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Mr. MALETZ. Do you recall the eason why you wanted the home addresses of these persons?

Mr. STROBEL. I wanted to get in touch with them as fast as possible, and I wanted to deal with those people as individuals, not necessarily as members of these firms.

Mr. MALETZ, And subsequently, it is correct, is it not, that you personally signed contracts with Mr. Erickson and Mr. Lundin?

Mr. STROBEL. That is correct.
Mr. MALETZ. To review Public Buildings Service standards.
Mr. STROBEL. As members of the panel.

Mr. MALETZ. Is it correct that this job required about 2 months' work?

Mr. STROBEL. No; actually it required more than that. I think it took them approximately 5 months to submit their reports, which was a very big volume.

Mr. MALETZ. Do you recall what the compensation was to Mr. Lundin and to Mr. Erickson?

Mr. STROBEL. I think the compensation was in the magnitude of $3,000, and I might add, a very nominal sum, considering the time we required from these people as principals.

Mr. MALETZ. Is it your testimony now, Mr. Strobel, that your listing of Wilcox & Erickson as a client of Strobel & Salzman was an error?

Mr. STROBEL. I think it was an error; yes, sir.

Mr. MALETZ. Mr. Strobel, you testified on Wednesday that you are acquainted with Robert & Co., of Atlanta, Ga.?

Mr. STROBEL. That is right.

Mr. MALETZ. Is it not a fact that in the latter part of 1954 Robert & Co. made efforts to help Strobel & Salzman get an engineering contract from the city of Dearborn, Mich., to design an incinerator plant?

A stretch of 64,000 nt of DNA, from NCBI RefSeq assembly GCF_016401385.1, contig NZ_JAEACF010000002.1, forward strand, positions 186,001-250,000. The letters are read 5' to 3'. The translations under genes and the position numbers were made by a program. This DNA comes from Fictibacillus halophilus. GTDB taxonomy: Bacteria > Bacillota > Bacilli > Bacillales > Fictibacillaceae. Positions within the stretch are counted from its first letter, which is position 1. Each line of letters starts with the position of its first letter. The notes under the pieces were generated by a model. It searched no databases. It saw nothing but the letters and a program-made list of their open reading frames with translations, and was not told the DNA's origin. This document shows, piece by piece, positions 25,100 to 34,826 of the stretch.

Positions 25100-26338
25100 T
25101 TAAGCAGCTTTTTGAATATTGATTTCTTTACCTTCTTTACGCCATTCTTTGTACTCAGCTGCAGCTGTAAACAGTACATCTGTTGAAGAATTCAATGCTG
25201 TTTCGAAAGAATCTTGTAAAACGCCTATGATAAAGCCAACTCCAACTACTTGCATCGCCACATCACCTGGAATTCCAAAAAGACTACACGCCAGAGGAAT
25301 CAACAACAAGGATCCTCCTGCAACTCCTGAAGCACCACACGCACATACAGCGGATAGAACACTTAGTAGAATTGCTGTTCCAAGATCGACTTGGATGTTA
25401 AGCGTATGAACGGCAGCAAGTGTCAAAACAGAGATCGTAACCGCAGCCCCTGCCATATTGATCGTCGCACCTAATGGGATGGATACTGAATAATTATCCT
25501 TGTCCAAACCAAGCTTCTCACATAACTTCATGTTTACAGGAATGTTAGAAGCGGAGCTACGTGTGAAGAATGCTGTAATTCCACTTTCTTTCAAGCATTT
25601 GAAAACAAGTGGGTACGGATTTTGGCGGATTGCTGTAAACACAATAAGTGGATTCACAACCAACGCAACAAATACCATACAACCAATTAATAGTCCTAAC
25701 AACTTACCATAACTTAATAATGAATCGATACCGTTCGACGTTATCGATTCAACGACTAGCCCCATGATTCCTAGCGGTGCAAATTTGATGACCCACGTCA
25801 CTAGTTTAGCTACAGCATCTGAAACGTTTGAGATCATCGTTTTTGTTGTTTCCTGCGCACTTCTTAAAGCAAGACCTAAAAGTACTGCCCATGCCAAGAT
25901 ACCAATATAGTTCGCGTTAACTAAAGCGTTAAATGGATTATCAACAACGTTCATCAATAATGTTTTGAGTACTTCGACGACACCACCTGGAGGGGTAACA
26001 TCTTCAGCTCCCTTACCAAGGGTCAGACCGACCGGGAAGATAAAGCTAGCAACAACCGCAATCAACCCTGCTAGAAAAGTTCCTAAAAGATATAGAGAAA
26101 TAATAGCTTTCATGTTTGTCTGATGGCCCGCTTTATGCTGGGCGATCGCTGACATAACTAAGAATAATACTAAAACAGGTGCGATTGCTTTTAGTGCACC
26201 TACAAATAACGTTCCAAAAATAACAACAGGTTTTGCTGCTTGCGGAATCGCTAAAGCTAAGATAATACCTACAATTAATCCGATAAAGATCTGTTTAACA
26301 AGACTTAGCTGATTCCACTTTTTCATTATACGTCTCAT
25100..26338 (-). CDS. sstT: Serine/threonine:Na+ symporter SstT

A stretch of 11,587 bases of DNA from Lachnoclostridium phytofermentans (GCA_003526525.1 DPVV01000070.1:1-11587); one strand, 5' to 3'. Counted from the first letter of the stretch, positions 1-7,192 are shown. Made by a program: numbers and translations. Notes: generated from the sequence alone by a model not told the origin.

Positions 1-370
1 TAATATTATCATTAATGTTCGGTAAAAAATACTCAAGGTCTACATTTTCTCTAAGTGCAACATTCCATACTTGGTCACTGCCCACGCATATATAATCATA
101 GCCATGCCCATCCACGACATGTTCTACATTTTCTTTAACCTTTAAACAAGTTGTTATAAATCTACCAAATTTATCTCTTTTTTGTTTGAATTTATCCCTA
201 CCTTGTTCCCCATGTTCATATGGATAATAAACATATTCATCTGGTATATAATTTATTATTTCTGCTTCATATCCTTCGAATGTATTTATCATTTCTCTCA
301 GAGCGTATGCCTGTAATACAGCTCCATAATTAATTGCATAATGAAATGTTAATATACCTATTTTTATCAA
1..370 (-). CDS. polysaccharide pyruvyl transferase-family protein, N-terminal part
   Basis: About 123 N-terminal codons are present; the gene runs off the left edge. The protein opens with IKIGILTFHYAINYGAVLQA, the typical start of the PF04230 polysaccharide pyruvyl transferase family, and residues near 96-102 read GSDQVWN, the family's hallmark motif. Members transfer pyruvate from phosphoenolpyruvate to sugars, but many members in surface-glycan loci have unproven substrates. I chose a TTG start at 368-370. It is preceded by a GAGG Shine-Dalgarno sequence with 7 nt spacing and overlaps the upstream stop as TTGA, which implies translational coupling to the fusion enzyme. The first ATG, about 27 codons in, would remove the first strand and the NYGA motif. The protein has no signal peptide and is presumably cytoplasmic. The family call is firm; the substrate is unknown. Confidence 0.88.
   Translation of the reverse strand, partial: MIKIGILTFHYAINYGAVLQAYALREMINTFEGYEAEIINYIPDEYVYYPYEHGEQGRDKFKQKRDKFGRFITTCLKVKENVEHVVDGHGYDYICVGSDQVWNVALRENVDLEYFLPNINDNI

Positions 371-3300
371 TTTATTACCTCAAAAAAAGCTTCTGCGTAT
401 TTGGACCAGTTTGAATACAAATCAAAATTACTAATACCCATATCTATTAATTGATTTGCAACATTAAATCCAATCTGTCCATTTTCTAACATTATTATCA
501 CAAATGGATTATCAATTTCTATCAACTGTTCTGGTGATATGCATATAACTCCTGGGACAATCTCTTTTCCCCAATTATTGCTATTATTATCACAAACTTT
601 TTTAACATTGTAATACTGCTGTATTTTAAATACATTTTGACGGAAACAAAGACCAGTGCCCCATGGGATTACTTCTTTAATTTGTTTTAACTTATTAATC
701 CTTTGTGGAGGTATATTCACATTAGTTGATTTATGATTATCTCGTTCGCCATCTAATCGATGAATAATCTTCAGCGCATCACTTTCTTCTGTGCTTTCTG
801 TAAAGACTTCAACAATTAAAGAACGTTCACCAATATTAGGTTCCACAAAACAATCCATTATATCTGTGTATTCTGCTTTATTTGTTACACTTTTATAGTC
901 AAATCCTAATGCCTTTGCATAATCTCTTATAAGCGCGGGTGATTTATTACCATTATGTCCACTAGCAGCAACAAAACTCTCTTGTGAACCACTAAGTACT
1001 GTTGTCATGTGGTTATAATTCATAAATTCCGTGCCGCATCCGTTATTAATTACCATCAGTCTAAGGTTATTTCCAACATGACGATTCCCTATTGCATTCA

Mr. STROBEL. That is right. As I explained, Mr. Robert and some of his men in the firm of Robert & Co. Associates, architect-engineers, are interested in International Incinerator, Inc., which is the licensed holder for a patent on incinerators, and I think the particular reference you make was a case where the office of the International Incinerator asked us if we, if Strobel & Salzman, were interested in possibly taking on engineering work from the city. I think it was Dearborn.

We had had experience in that particular incinerator working out the contract we had with the city of New York.

Mr. MALETZ. Mr. Strobel, will you examine three documents, and tell the committee whether you can identify these documents?

(The documents were examined by the witness.)
Mr. STROBEL. That is correct.
Mr. MALETZ. Are those documents true and accurate?
Mr. STROBEL. That is correct.

Mr. MALETZ. Mr. Chairman, I offer these documents in record at this point.

Mr. STROBEL. I should like to explain-
Mr. MalETz. Excuse me. I want to identify these documents.

MALETZ
The first is dated March 31, 1954.

Mr. KEATING. Would you read them, or let me see them?
Mr. MALETZ. Certainly.

These documents establish, do they not, that Robert & Co. sought to help Strobel & Salzman get a contract with the city of Dearborn in March 1954 ?

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Mr. STROBEL. That is right.

Mr. MALETZ. The first document I offer in evidence is dated March 31, 1954, a letter from Frank M. Tobin, vice president and general manager of International Incinerators, Inc., to Strobel & Salzman.

That company, I take it, is an affiliate of Róbert & Co.?

Mr. STROBEL. Not exactly, although I understand that Mr. Robert has a financial interest in the company.

Mr. MALETZ. And attached to that letter is a letter dated March 26, 1954, from William Sharpe, engineering division of the city of Dearborn, to Robert & Co.

The third document is a copy of the letter from Robert & Co. to the city of Dearborn, Mich., dated March 30, 1954.

The CHAIRMAN. They will be accepted in the record. (The documents referred to are as follows:)